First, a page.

In Godard's films everybody seems lost in a tangle of confusions and deceptions and pointless escapades, and yet the key which unlocks the door to freedom is usually very simple. In the end, all you ever need is to keep faith with the essential humanist values-values like beauty, love and truth. It is these values to which Godard's quotations always seem to point. On the one hand, they reflect the aforementioned society crammed with posters and postcards of great paintings, recordings of great music, shelves of paperback classics, clips from great movies and people swap ping lines of great poetry-the society in which Art has left its sanctum to become a generalised feature of 'everyday life'. On the other hand, they are like the quotations assembled in a private commonplace book, Godard's own enchiridion of favourite images and sounds and citations. Godard once observed that 'people who speak should find beautiful things to say-recite Shakespeare, for instance--or else it's not worth the trouble to speak. You're better off keeping quiet.' It is this insistence on the value of beauty that directs Godard towards the enduring art of the past. The quotations which survive, however commodified, are still emblematic figures of beauty, love and truth, carrying against the odds the durable values which alone can bring us hope. In Nouvelle Vague, as Kaja Silverman notes, 'virtually every line is a quotation, from sources as diverse as Dante, Proust, Chandler, Schiller, de Rougemont (on courtly love}, Marx, Heming way, Lacan, and Rimbaud'. But also, as Wheeler Dixon notes, the beauty of the landscape in Nouvelle Vague seems somehow more important than the actions of the characters, for whom, as he puts it, 'beauty is only worthwhile if it can be possessed, or transferred to another for a price'.
Over time, Godard came to distrust spectacle more and more, yet he did so without ever abandoning his fundamental cinephilia, his abiding passion for film. His disenchantment sprang from the cinema's inability to respond to its times, to act as a kind of seismographic early warning system, registering the first tell-tale tremors of social and cultural upheaval, as he tried to do in his own work. As Michael Witt has recently observed, Godard finally became convinced that the cinema was indeed a doomed art, that it had lost the will to live, when he concluded that it had abandoned its former cinematic grandeur to pander to an audience whose subjectivity had been constructed by their experience of television and video. For Godard, with his usual quirky insight, cinema involved projection, a beam of light projected in the dark as in the myth of Plato's cave. 'Cinema will disappear', Godard has predicted, 'when it is no longer projected', when the beam of light has gone. Entering the cinema, entering the darkness to find the light, allows us to exit from ourselves, to live for a while in another space and another time, one which casts a prophetic light on the real society and history existing outside. Television, on the other hand, lives in the ephemeral. Its space is within the home, it is a 'family affair', domesticated and insulated. Godard was always at the forefront of technical change and experiment, from bounce lighting and the Aaron camera (with whose inventor he worked in close collaboration) to technologies of video editing and digital enhancement, but his own recent work for television should be seen as a form of resistance against a symbolic but real occupation, a way of infiltrating enemy-held territory in order to maintain the memory of cinema, to keep a desire for true cinema somehow flickeringly alive for the next millennium.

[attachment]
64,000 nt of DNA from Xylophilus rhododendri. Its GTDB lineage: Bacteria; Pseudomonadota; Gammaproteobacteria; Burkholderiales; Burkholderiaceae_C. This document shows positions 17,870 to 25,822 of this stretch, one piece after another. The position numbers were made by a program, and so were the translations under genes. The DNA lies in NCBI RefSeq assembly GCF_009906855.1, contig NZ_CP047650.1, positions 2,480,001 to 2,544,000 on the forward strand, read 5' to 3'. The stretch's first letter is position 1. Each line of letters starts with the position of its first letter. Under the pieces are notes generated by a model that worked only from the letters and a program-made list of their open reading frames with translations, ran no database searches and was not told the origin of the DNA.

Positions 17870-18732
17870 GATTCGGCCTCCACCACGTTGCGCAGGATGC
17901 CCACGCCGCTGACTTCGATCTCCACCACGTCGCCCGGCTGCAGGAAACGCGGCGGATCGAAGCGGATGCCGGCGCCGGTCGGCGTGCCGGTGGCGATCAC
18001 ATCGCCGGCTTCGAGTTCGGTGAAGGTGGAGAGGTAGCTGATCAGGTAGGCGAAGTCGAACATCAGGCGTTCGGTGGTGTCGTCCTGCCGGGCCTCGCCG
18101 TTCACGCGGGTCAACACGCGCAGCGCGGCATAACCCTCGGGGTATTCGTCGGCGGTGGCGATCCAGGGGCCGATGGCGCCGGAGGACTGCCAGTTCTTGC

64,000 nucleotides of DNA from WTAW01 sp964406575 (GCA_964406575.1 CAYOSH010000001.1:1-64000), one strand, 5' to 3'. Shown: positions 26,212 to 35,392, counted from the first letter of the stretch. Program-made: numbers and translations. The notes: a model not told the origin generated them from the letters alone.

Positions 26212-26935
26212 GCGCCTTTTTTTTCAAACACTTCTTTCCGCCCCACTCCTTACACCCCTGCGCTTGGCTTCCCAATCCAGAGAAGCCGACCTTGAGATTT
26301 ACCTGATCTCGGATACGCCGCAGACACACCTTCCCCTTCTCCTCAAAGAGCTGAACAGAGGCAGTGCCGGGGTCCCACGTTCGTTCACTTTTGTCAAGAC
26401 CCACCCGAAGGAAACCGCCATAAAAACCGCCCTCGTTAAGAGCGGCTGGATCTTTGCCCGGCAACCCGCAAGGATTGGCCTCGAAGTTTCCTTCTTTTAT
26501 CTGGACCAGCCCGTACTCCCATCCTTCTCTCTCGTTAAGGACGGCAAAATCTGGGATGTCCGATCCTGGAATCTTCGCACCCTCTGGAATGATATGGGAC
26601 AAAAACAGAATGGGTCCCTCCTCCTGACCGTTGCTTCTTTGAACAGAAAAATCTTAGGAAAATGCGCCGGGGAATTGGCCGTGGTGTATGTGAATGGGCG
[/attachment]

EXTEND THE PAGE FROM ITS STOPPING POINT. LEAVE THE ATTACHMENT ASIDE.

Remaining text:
Godard's return to aestheticism, and thus to a form of ultramodernism, was the result of his refusal to submit to the norms of our post-oil-shock society, with its global system of telecommunications, its debasement of public life and its ceaseless drive towards the consumption of commodities, driven, of course, first by television and then by the World Wide Web. Moreover, he has always held fast to an exalted idea of the role to be played by art-one which came to him from such early intellectual mentors as Elie Faure and Andre Malraux. From the beginning, Godard had shown a profound and yet paradoxical attachment to the traditions of European art, both as a heritage of great works and, at the same time, as an anarchic project which inevitably threatens every kind of tradition and norm. (All artists, even Celine, were on the left, natural rebels, he once said.) This applies both to the older arts and to the once young, now ailing, art of cinema. As suggested earlier, Godard's films combine a contradictory reverence for the art of the past with a refusal to conform to any of its rules. His films have always been filled with references to the cinematic archive-Le Mépris is an extended act of homage to a classical cinema, a Homeric cinema, which was already superseded. Although Godard's own films broke with all the conventions of the classical cinema he admired, they formed a conscious coda to it.